Cue Stories



Cue stories abound from the early days of billiards until today.

Willie Smith was booked to play Walter Lindrum at billiards in the mid 1930’s, it was the custom for people to hang around with players of this calibre and have a bet on the outcome of their matches with all and sundry. Willie told his cronies and backers not to bet on the Lindrum match as he felt the outcome was beyond doubt and that he himself would lose.

When Willie Smith began the match, it turned out in the early part to be closer than anticipated. At a critical juncture of the match during one of the evening rest breaks a punter or punters unknown broke into Willie Smith’s hotel room and destroyed his cue in an attempt to safeguard their investment. Many years later Willie was asked how long it had taken him to get used to another cue, the reply was a revealing one, Willie said that he never had. 

John Spencer used to play snooker at his local institute and became accustomed to a particular cue, which was numbered and each night kept in a rack. This cue was a hand-spliced cue but was simply the property of the owners of the organisation.

John Spencer went away for over two years to complete his national service, on his return a friend informed him that the institute had closed for business. John sought out the key holder and gained admittance to the premises in the hope of finding his old cue, in the cellar he and the key-holder discovered the cue floating in shallow water. John took the cue home and after some years won two of his three world championships with it, he was never the same player when the cue was severely damaged in a car accident some years later.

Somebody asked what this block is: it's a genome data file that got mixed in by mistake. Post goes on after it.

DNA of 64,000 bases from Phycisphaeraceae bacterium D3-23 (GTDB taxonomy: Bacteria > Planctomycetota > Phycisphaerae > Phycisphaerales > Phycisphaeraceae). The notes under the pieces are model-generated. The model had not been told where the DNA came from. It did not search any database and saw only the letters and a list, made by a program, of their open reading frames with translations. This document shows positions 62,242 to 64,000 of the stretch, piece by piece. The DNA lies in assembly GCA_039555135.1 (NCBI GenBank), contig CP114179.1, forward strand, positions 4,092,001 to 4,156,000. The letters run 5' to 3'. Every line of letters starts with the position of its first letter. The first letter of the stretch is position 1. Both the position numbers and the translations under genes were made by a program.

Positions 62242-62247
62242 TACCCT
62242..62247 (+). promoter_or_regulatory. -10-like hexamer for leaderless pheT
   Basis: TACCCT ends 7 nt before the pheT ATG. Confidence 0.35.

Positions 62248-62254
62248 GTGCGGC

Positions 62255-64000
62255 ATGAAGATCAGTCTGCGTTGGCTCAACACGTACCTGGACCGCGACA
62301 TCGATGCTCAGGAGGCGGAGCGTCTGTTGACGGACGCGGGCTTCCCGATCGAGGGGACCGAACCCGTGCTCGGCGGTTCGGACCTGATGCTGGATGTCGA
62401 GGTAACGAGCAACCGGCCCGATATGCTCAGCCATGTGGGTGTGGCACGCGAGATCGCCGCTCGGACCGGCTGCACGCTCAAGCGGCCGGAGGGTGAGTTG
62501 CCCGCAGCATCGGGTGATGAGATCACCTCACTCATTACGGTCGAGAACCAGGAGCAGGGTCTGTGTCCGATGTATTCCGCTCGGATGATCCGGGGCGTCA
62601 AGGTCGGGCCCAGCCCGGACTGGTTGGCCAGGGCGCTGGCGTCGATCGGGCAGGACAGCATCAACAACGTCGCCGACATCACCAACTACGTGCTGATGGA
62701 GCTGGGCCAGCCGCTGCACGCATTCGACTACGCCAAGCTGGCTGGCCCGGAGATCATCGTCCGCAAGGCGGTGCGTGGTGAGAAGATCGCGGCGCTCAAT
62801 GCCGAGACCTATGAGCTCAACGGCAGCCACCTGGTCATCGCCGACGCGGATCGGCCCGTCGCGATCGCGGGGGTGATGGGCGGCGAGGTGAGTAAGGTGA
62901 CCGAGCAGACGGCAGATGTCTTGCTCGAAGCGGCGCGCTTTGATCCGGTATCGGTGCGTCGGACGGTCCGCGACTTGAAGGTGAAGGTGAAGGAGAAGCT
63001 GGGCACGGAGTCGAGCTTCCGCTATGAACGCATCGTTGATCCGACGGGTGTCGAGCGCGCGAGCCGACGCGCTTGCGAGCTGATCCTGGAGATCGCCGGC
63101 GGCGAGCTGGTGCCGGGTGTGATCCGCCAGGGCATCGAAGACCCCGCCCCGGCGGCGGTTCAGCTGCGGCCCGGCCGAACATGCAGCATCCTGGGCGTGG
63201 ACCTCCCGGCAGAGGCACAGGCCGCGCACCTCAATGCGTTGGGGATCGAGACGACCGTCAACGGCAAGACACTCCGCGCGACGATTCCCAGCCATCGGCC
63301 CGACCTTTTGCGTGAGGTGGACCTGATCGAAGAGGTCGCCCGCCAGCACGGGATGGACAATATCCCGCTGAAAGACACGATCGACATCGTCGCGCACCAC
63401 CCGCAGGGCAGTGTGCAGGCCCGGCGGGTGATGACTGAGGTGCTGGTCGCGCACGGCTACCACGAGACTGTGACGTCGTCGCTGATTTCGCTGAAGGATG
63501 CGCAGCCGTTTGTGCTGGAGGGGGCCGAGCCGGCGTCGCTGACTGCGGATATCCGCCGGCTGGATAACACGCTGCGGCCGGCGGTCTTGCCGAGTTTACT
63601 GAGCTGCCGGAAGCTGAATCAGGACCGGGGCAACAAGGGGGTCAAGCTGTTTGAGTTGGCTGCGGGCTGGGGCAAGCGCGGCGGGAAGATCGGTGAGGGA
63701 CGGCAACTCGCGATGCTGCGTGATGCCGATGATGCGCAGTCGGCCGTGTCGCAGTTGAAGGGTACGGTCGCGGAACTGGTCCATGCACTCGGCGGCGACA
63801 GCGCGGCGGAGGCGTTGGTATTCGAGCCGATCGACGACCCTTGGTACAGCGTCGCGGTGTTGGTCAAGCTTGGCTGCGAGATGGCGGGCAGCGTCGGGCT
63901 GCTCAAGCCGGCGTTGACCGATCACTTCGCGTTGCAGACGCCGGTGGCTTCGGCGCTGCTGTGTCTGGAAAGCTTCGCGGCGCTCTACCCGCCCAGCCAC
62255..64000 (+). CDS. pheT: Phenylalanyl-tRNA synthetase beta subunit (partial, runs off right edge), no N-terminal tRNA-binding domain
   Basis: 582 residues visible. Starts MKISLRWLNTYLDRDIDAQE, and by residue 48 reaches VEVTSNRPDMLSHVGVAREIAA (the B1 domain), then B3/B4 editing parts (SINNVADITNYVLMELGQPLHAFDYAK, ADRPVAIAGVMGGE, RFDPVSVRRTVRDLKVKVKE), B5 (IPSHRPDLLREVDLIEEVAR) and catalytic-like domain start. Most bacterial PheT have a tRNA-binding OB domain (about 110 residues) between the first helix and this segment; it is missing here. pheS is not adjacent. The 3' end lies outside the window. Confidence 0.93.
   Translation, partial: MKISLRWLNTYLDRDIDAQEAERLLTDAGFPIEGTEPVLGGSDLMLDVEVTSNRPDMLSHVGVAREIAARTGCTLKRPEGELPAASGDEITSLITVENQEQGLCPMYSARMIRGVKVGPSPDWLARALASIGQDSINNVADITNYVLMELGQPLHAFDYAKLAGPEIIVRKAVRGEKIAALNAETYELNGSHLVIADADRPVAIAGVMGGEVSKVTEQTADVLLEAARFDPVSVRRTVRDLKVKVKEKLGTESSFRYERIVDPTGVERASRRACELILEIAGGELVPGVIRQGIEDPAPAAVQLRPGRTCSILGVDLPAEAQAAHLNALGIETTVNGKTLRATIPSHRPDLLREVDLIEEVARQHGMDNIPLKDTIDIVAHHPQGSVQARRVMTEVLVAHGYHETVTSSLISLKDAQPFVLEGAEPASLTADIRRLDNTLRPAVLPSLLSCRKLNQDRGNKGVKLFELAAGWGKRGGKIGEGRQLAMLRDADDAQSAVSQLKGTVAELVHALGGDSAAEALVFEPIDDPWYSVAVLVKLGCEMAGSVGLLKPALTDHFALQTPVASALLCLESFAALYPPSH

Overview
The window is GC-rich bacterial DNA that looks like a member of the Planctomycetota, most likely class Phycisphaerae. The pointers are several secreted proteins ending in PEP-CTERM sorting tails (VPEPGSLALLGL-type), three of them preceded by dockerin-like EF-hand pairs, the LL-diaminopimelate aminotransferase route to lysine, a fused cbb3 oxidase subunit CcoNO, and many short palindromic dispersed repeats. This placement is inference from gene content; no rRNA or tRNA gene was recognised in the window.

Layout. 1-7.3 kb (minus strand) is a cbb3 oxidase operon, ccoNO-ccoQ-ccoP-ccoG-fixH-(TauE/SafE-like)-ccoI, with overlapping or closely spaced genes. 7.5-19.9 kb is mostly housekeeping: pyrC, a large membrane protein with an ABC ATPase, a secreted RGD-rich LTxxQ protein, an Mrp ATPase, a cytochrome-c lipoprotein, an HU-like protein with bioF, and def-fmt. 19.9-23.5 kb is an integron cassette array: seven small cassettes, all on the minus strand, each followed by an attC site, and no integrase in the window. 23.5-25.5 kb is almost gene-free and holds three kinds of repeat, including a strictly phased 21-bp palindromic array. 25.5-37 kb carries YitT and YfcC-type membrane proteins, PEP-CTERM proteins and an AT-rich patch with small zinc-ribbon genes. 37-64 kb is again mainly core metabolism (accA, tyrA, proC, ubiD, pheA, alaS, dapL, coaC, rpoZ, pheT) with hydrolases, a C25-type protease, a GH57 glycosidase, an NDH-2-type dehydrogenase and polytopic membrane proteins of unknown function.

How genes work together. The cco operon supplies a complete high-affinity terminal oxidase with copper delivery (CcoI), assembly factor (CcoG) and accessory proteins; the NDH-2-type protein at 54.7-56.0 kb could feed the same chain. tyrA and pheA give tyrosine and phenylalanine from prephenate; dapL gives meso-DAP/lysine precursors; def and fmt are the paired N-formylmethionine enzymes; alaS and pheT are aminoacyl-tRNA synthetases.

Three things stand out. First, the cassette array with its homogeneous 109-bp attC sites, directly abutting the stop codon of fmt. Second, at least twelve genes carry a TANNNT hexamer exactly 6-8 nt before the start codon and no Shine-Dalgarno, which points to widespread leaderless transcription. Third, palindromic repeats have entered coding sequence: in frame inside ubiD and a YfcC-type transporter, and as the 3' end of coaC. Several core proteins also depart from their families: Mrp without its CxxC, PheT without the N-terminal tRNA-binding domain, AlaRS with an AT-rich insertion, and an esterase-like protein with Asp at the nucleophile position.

Ray Reardon and Eddie Charlton achieved great success with one cue exclusively throughout their respective careers, in both their cases this particular cue was stolen from them and they struggled to regain their best form from this moment onwards. Ray used an old Burwat Champion and Eddie a Clark McConachy cue both made by Burroughes and Watts.

These players have been quoted as saying that their cue becomes almost a part of them and feels like an extension to their arm.

Stephen Hendry’s cue was once stolen from a tournament, he was so dependent on this cue for his success that a reward of fifteen thousand pounds was offered for its return. He has gone on to win many more world titles and an impressive number of 147 breaks in competition, how different would his career have been if the cue had been destroyed?

I feel for Alain Robidoux, who was consistently performing at a top sixteen level, when a cue maker took exception to his cue carrying a rival cue making company’s logo was seen on television. The next time that the cue was returned to him for repair work, he decided to destroy it. Alain has struggled since the cues untimely demise and has sadly plummeted down the ranking list. It is a sad commentary that the cue maker felt unable to discuss his feelings and probably had no idea of the cues true value to Alain. 

Alex Higgins spent the majority of his career seeking the ideal cue and when he felt that he had a close one in his hands he still felt the need to tinker with the balance, adding weight and drilling them out. 

Willie Thorne still uses a Walter Lindrum machine spliced cue that was bought for him many years ago and has made more 147 breaks than any other player with it. It seems clear that right cue when allied to the right player can become a formidable and successful combination.

David Smith
Cues n Views

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